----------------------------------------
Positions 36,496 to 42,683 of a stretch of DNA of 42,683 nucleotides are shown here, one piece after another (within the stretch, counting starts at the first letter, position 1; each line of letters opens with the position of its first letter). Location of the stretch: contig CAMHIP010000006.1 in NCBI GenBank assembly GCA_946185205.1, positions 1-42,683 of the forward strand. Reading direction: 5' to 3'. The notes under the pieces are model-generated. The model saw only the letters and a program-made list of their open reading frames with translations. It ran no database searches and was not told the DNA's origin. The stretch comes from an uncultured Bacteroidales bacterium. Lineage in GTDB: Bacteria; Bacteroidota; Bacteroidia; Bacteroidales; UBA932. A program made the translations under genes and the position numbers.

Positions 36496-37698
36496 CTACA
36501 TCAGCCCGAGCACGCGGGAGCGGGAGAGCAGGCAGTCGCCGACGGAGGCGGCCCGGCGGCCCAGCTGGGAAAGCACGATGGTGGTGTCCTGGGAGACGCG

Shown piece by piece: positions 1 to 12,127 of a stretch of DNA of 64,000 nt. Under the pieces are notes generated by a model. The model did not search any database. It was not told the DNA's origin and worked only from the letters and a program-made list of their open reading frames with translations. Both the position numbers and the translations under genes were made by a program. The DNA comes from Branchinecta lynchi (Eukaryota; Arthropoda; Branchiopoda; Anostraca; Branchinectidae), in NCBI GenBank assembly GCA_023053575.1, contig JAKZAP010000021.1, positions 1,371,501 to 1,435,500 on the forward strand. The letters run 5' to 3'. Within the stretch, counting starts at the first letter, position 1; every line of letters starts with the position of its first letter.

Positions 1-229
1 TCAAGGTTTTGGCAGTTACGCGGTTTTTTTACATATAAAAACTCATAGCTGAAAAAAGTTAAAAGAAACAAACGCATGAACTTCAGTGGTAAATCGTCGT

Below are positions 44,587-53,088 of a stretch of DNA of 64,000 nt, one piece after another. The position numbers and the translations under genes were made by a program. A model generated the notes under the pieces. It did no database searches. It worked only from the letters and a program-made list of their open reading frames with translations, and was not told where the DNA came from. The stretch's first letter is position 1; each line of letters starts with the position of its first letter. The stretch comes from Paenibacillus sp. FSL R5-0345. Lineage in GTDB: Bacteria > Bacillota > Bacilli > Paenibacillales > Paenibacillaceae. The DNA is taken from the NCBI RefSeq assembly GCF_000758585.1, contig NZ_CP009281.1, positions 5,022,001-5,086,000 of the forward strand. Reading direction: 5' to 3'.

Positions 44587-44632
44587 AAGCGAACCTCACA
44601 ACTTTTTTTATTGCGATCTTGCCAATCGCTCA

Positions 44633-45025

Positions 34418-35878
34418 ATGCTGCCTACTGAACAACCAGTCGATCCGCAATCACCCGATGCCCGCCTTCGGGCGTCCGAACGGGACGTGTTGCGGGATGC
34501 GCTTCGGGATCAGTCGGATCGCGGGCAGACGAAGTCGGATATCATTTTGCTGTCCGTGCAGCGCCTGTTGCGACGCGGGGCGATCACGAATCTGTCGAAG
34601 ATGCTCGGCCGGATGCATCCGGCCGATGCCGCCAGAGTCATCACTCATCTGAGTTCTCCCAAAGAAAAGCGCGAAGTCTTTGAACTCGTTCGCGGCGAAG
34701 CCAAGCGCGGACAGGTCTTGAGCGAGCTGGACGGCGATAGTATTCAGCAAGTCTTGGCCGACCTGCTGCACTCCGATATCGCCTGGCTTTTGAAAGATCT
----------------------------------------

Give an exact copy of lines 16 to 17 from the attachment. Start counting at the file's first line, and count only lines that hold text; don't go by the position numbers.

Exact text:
34601 ATGCTCGGCCGGATGCATCCGGCCGATGCCGCCAGAGTCATCACTCATCTGAGTTCTCCCAAAGAAAAGCGCGAAGTCTTTGAACTCGTTCGCGGCGAAG
34701 CCAAGCGCGGACAGGTCTTGAGCGAGCTGGACGGCGATAGTATTCAGCAAGTCTTGGCCGACCTGCTGCACTCCGATATCGCCTGGCTTTTGAAAGATCT